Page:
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  2. I admit to being a bit leery of reading anything by Marquez after reading One Hundred Years of Solitude. It had some good moments for me, but it really never grabbed me and I felt like I missed so much of what the book was supposed to be about. I have heard this one is a favorite among people who didn't care for Solitude and so have wondered if it was worth a try. Never judge an author by just one book, or something like that?

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  3. Maggie, when I finished it, I wasn't able to pick up anything else to read for a while. It's the kind of story that lingers with you, and you do not want to let go of it.


    Literary Feline, my first experience with him was with "Chronicle of a Death Foretold", which I read at 15 and absolutely loathed. Then at 20 I read “One Hundred Years of Solitude” and completely fell in love with it. I'm not sure which one I like better.

    The stories are very different, and I think the story in "Love..." is more engaging. Even though it also encompasses a long time span, there are fewer characters, so it’s easier to get attached to them and want to see how the story unfolds.

    The writing style, however, is very similar, and so is the general “feel” of the story.

    I’d still say give this one a try, though. You might like it. Sometimes our reaction to a book depends on the moment on which we read it.

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  4. One of these days I'm going to read this book. I see it over and over in lists of "must reads" and I'm encouraged you liked it because it, like Proust, has sentences that seem to be pages long.

    I've tagged you for a meme if you choose to participate. I hope you haven't done it already. :)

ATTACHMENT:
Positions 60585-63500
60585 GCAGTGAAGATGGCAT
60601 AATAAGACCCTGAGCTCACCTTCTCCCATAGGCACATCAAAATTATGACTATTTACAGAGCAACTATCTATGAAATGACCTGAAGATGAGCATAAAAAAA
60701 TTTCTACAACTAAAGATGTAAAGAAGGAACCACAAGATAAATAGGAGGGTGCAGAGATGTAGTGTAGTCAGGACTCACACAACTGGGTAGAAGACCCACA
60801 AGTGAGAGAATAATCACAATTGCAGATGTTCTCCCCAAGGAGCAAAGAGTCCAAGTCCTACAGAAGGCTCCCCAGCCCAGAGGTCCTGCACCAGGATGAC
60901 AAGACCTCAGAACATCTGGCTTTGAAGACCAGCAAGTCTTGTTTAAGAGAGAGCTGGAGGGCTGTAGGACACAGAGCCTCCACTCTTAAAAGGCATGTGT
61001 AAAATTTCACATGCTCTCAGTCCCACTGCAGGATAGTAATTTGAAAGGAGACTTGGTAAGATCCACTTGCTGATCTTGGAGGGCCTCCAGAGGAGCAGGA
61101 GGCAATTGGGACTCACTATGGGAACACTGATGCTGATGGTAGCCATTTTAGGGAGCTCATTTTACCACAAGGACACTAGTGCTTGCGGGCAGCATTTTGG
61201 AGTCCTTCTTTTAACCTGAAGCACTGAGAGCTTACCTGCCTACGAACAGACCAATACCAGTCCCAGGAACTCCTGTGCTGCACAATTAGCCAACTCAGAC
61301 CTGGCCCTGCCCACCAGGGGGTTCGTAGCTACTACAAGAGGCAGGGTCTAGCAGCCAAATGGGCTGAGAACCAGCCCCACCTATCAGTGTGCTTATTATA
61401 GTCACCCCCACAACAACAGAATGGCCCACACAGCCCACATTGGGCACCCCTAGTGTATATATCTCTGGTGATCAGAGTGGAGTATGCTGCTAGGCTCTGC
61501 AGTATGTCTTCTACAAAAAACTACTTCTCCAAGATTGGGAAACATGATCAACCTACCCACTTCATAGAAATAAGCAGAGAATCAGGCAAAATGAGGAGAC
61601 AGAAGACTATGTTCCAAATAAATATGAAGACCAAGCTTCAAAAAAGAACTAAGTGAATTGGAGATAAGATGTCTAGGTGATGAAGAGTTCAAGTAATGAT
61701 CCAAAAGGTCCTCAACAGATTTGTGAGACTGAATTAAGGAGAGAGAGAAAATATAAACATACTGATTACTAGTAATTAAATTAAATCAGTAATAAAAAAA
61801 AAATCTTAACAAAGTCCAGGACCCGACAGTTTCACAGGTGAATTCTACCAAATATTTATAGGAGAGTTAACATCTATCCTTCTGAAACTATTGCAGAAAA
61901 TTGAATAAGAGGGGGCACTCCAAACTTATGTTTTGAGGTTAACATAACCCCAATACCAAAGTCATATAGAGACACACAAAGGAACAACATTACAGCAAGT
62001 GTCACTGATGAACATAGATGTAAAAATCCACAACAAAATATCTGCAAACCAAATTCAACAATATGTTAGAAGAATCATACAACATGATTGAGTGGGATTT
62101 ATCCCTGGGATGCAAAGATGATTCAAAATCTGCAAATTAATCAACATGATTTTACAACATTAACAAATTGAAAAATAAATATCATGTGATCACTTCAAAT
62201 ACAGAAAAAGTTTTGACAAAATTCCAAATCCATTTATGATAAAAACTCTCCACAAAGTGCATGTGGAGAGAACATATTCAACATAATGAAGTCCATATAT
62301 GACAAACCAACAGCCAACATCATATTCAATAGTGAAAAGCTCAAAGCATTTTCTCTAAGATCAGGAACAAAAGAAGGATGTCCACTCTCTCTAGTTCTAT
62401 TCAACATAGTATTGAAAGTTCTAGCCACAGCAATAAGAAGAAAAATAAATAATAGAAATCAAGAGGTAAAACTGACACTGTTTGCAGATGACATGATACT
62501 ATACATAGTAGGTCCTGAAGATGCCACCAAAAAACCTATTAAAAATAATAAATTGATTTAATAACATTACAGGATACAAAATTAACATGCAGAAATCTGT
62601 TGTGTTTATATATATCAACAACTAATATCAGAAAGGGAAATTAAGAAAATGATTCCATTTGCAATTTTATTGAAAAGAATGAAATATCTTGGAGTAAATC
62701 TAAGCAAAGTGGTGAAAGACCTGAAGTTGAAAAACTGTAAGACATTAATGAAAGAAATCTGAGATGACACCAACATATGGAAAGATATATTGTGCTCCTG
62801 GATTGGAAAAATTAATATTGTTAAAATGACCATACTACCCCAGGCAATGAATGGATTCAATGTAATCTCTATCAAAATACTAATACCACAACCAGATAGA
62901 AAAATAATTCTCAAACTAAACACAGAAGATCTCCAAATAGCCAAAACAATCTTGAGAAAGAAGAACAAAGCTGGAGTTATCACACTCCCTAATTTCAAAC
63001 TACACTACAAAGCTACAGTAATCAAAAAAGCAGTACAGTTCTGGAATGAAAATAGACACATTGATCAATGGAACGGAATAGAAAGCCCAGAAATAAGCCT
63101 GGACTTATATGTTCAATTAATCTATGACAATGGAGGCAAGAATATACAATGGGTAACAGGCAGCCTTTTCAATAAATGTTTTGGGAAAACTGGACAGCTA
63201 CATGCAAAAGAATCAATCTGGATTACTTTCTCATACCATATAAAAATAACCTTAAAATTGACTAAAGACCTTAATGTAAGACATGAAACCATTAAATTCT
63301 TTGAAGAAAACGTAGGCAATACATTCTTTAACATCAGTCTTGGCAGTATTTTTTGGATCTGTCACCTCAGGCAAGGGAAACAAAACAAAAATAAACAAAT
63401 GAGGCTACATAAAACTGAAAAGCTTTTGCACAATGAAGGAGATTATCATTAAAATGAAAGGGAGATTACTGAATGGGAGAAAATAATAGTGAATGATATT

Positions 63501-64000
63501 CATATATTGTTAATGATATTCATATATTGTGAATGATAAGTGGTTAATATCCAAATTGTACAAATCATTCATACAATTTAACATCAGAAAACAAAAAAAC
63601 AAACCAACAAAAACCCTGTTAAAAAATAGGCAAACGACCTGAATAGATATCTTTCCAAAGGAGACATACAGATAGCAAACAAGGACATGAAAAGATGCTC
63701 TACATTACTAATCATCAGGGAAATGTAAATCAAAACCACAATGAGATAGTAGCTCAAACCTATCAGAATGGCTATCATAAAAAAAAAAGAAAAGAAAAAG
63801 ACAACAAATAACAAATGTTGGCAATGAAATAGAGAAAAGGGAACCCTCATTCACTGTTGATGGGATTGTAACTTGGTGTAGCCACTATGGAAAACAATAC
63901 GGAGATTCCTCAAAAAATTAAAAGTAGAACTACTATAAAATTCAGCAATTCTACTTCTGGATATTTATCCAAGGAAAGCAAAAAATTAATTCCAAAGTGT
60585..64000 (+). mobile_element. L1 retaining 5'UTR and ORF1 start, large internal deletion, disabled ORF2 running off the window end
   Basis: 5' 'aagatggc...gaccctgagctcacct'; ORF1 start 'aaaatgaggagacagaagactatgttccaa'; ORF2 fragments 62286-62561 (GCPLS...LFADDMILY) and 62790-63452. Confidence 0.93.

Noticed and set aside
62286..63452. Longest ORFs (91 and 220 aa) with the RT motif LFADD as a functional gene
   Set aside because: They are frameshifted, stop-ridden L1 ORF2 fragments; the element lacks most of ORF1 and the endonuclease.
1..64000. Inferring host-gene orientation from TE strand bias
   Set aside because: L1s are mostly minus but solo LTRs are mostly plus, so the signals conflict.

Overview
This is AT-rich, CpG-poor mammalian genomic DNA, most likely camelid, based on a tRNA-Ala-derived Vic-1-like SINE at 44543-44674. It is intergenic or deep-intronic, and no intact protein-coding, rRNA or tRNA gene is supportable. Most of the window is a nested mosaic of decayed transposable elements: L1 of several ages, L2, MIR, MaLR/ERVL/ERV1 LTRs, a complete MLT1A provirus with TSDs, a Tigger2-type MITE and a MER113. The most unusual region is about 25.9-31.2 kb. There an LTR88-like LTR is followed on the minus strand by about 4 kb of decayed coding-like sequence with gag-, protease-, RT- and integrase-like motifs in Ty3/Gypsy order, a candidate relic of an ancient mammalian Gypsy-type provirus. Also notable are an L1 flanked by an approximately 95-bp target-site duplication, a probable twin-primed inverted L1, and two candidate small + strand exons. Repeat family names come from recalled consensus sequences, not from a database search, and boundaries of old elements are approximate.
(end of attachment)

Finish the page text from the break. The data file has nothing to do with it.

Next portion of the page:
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  5. This is one I've always been a bit wary of and yet it feels like one of those books one *should* read.

    I've always loved the title, though.

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  6. Bellezza: I had done it already, but it still made me happy that you thought of me :)

    And I'd say read it one of these days, yes. For me, the long sentences and chapters ended up not detracting from my enjoyment of it at all. I felt like I was being told a story in an informal, oral way. And storytelling is normally a public act - one thinks of a group of people gathered around a fire listening in awe. In this case, though, I imagined being told an intimate story in a intimate setting, like this story was a secret that I alone was being entrusted with. It was a nice feeling.

    Carl, while I loved this book, I'd be the first to say that it's definitely not for everyone. People seem to either hate it or love it. I'd say it's worth a try - perhaps you'll find yourself among those who love it. And it IS a great title, and one that fits the story very well.